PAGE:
It was approximately 4:30pm on Tuesday, July 14th when the town siren went off in Blackduck, Minnesota. Everyone is familiar with the siren here because they do a practice test every day at precisely 12 noon. The siren went for a good long time. It was eerie to hear it drone on and on through the rain and the wind just outside and it made me apprehensive. I imagined a fire in the downtown district or hopefully a cat up a tree. Thinking I might witness some sort of rescue I grabbed my cameras and ran for my niece’s car.
I had been off the river for one day, hold up in my niece’s house, 25 miles north of Bemidji (the first town on the Mississippi River), drying out my clothes and goods and preparing for a series of interviews here in the general area. A fire engine and a rush of police cars were headed straight through the town and as they passed some local residents watched from the sidewalks. Others were already in their vehicles and as I approached the stop sign at the nearby highway there were a good three to four other cars and trucks between myself and the emergency vehicles. We all followed. Everyone was going the same way. What I didn’t know at the time was that the town siren hadn’t rung for an emergency like this in some time, nor that these residents were not following the fire truck to watch and gawk or to take pictures. They were going to help.
Not long after I saw a Sheriff four wheel drive racing behind. I pulled over and as I did I saw he was towing a speedboat. Immediately I knew. The emergency was on the lake. Blackduck Lake is a straight shot from the town, about a mile off the highway.
I found a dirt road away from all other vehicles and I got out to take a look. There were reeds and muck between myself and the lake where I parked but it was the closest to the lake that I could find without being in the way. A fireman on foot approached me and I asked him what had happened and if I could help. “Boating accident – two bodies still in the water – I’m going to search the shore here in the reeds. They could have tried to swim.” We both tried to wade out in the reeds but it was a bit too mucky. He went one way and then I looked on top of my niece’s car and saw my canoe. And just inside, my paddles. For some reason I had forgot to take them out when I unpacked everything else from the car late the night before.
A local resident came and helped me launch from a private dock. There were lots of bigger boats out in the water but as far as I knew, no canoes that could cut through the reeds and cattails. I was then told the owner of the house from where I launched had just launched her kayak. I followed suit.
The water was choppy but out in the cattails you could keep your course. I looked and I looked and went further and further around the shore. I searched for two or so hours. In the end when the wind picked up and the waves began to rise I was on my way back when I saw the blue boat almost completely submerged, surrounded by Beltrami Sheriff rescue boats. There had been a foreboding in the air but it wasn’t until this moment that the gravity of the situation hit me. The two people who were lost were not going to be rescued. The deputy sheriffs around the capsized pleasure boat were marking off orange buoys for the divers to come in and search. The search would be called off for the night not too long after that as the weather would again take a turn for the worse as the wind picked up something fierce.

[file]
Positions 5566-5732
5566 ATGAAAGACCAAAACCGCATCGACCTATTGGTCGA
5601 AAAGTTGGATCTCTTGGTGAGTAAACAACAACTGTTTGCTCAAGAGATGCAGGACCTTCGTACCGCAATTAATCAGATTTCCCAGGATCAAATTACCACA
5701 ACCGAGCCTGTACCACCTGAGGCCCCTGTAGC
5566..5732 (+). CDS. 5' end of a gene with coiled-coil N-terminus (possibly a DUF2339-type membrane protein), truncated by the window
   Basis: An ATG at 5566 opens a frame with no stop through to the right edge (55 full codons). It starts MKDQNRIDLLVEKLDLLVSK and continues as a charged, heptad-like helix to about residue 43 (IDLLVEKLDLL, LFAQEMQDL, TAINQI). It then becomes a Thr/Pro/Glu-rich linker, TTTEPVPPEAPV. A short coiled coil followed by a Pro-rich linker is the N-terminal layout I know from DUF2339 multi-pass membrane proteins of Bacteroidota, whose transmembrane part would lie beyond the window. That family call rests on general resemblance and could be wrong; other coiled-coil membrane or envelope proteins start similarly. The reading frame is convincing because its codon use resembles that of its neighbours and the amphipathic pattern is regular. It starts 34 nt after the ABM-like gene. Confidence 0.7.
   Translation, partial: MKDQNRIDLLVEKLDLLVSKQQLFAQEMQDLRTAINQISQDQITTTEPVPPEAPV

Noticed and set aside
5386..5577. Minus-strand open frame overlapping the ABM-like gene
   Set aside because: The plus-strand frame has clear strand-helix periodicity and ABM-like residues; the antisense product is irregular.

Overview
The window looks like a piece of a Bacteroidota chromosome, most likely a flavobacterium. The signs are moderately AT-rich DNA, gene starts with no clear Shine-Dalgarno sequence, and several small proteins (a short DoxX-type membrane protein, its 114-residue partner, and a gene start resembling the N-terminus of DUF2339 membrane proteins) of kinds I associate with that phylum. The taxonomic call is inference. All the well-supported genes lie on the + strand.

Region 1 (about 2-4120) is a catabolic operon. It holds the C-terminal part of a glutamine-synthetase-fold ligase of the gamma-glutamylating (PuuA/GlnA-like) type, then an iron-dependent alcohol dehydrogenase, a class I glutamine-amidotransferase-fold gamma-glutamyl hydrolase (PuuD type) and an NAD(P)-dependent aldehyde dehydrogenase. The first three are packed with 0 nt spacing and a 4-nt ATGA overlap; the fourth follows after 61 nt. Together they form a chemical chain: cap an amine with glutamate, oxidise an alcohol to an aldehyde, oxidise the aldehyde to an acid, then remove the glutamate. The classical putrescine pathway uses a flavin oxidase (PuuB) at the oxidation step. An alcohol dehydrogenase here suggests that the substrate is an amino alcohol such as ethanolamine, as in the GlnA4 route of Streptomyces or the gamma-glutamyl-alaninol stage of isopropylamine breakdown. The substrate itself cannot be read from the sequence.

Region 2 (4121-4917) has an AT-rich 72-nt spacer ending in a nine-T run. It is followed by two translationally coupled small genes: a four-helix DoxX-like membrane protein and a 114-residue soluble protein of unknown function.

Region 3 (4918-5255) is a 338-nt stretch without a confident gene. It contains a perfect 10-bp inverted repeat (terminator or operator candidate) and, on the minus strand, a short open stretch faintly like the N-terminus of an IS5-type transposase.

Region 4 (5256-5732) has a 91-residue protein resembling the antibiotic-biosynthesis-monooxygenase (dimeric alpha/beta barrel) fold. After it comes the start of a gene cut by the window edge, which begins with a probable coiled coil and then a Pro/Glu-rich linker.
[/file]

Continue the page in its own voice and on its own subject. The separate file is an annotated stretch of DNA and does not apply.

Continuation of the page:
I didn’t report on this story and I didn’t end up taking any pictures. I only recount what I experienced now because I was touched that a town like this one could band together to try and help. The other, rather selfish reason is because the whole experience has left me a bit melancholy and reflective and I wanted to try to get it off of my chest. Tonight is the second night that I can’t sleep.
I don’t mean to say that I was a great person for launching my canoe. The point is there were many, many boats out there, all searching, all trying to help. It was a community that was coming together – it was a community in action that you can just tell comes together in different ways to help each other out, each and every day. Small town America has a completely different feel from the big city where I grew up. People take the time to greet people. When you try to cross the street, people stop their car and let you go first.
I’ll never forget the look on the searchers’ faces out on the lake as you’d pass by them. You’d take a moment to look at each other and you’d just nod. Others without boats were in the reeds in their wetsuits. I read in the paper today that other locals were preparing food and coffee for the searchers. Others still were there to comfort the mother of one of the missing young men who had come to the lake and was calling his name late into that night.
Life is fragile and every life is special. Two young men, Justin Daryl Anderson and Cody James Kruegerboth, both aged 21, had been rescued by locals directly following the accident. While the bodies of Adam Joseph Bobick, 26, of Little Falls, Minn., and Shawn Allen Ramsdell, 33, also of Little Falls, were recovered the following day. Although this story is not the sort of “positive American story” I intended when I set out on my Flash River Safari, I see now that it is an important one to understand and to share.